We Are the World! How One Inner City Classroom Is Learning about Immigration, Culture and Being Canadian

By Davis-Spinks, Haydée | Our Schools, Our Selves, Spring 2008 | Go to article overview

We Are the World! How One Inner City Classroom Is Learning about Immigration, Culture and Being Canadian


Davis-Spinks, Haydée, Our Schools, Our Selves


Introduction

Haydée Davis-Spinks

Grade 6 Teacher, Dovercourt Jr. P.S., TDSB

When I started the year teaching my class of 30 grade 5/6 students at Dovercourt Jr. P.S. in downtown Toronto in the fall of 2007,1 was once again amazed at the diversity in my classroom. On the first day of school, I took pictures of each child, and they each set about making a one-page poster depicting the flag of a country that reflects their family's heritage. These posters became even more personalized as students added small captions about the significance of the flag colours, and the reasons why they may have more than one flag on their poster. Many proudly included the Canadian flag, for example, on their poster. I posted a World Map outside my room on a large bulletin board, and as students finished their posters each was added to the display. Using tacks, we attached string from each poster to the particular country on the map it depicted. The final result was a colourful display of the global village represented in our classroom, and the intertwining of the strings helped represent our connections. Finally, the students painted at the top:

We are the world!

30 students. ...16 countries. ...5 continents. ...1 class!

I was particularly interested in students opening up a dialogue with their parents about their family's origins and what their culture means to them. Many had not really considered this part of their identity to any great extent. Happily, through this project, students learned about their own history and culture in a very personal way, and were able to share their stories with their classmates.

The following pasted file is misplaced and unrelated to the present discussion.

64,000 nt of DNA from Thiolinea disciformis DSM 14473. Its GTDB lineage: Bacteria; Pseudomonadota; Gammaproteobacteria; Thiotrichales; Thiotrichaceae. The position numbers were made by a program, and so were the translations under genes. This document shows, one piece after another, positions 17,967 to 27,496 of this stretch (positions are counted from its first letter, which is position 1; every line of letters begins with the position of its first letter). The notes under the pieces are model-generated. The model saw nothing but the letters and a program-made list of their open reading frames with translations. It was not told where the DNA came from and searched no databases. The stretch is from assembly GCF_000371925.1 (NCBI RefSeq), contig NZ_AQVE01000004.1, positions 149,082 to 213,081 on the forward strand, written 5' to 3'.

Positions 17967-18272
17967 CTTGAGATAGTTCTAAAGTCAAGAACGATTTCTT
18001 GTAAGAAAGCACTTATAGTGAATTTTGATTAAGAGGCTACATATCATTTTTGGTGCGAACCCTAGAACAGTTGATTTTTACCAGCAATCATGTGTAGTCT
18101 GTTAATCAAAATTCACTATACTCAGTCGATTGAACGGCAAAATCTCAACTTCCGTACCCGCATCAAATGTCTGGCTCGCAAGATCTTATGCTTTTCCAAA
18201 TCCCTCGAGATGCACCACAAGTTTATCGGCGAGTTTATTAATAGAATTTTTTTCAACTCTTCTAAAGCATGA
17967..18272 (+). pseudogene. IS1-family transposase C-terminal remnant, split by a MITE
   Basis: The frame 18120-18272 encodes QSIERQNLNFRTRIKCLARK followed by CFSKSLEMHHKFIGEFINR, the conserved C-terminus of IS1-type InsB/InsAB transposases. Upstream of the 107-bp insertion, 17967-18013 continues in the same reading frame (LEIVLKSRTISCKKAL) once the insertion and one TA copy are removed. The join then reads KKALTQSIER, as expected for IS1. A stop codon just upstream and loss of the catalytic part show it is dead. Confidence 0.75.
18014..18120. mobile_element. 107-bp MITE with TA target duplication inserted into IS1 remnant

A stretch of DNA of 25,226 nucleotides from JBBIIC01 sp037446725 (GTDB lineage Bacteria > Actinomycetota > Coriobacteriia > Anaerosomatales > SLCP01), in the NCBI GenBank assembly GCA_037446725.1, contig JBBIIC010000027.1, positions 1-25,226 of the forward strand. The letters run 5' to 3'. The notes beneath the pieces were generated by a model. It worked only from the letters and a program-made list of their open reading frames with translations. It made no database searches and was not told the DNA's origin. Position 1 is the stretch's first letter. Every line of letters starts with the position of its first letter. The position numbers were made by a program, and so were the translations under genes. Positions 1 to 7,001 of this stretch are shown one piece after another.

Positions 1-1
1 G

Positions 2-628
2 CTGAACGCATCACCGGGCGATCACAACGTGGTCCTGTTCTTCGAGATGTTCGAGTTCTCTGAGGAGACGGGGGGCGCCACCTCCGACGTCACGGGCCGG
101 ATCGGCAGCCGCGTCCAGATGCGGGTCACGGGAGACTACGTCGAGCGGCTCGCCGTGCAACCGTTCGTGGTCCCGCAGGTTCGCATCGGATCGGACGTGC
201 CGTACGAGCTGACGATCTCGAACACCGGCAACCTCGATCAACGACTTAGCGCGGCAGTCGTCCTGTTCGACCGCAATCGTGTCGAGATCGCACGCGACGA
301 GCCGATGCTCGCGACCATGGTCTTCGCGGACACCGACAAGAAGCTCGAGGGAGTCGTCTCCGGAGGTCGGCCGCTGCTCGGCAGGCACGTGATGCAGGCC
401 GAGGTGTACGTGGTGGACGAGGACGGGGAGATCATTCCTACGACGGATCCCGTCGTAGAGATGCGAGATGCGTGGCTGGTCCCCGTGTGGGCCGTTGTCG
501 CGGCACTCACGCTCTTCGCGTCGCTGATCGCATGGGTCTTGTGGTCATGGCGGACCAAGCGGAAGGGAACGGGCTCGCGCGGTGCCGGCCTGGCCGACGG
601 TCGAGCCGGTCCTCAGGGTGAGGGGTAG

The projects each student would ultimately complete were an extension of the activity we used to introduce ourselves to each other, to the school as a whole, and to the wider community. The project was linked with the Social Studies topic for Grade 6: Canada's Links to the World.

Project Outline

Research and prepare a written report about a country with links to Canada, and the experience of people from that country living in Canada.

Part One: Personal Connections

Explain why you have chosen your particular country (family connection, heritage, etc.) and tell the story of the people in your family who emigrated to Canada (parents/grandparent/greatgrandparents) in as much detail as possible, based on your interview with a family member. Try to explain what this country means to you and how you see yourself.

Part Two: A Country Profile

Present your research about the country, including as many of the following as you can: location (include map), size, population, climate, culture, economic activity, political system, other interesting facts about the country that you may discover. Only include information that makes sense to you, and that you will be able to explain to the class.

Part Three: The Canadian Experience

Present information about the experience of people living in Canada who have come from, or whose families came from, the country you are researching. Include: statistics about immigration patterns, the percentage of Canada's population who descended from that country, what traditions continue to be celebrated, successes (e.g. economic) and/or challenges (e.g. racism) faced by that community here in Canada.

The following writing samples are from Part One of this project.

What it was Like Emigrating From Italy to Canada

By Elijah Madonia

My grandparents emigrated from Italy to Canada in about 1956. It was hard for them because, first of all, they didn't understand the language so they couldn't understand the people.

The job that my Nonna did was in a factory doing piece work. Piece work was sewing parts of clothing until the whole thing was made. For example, what she would do was sew a long seam down the side of a pair of pants. She got about two cents per seam. After an hour she would get a total of about 40 cents. …

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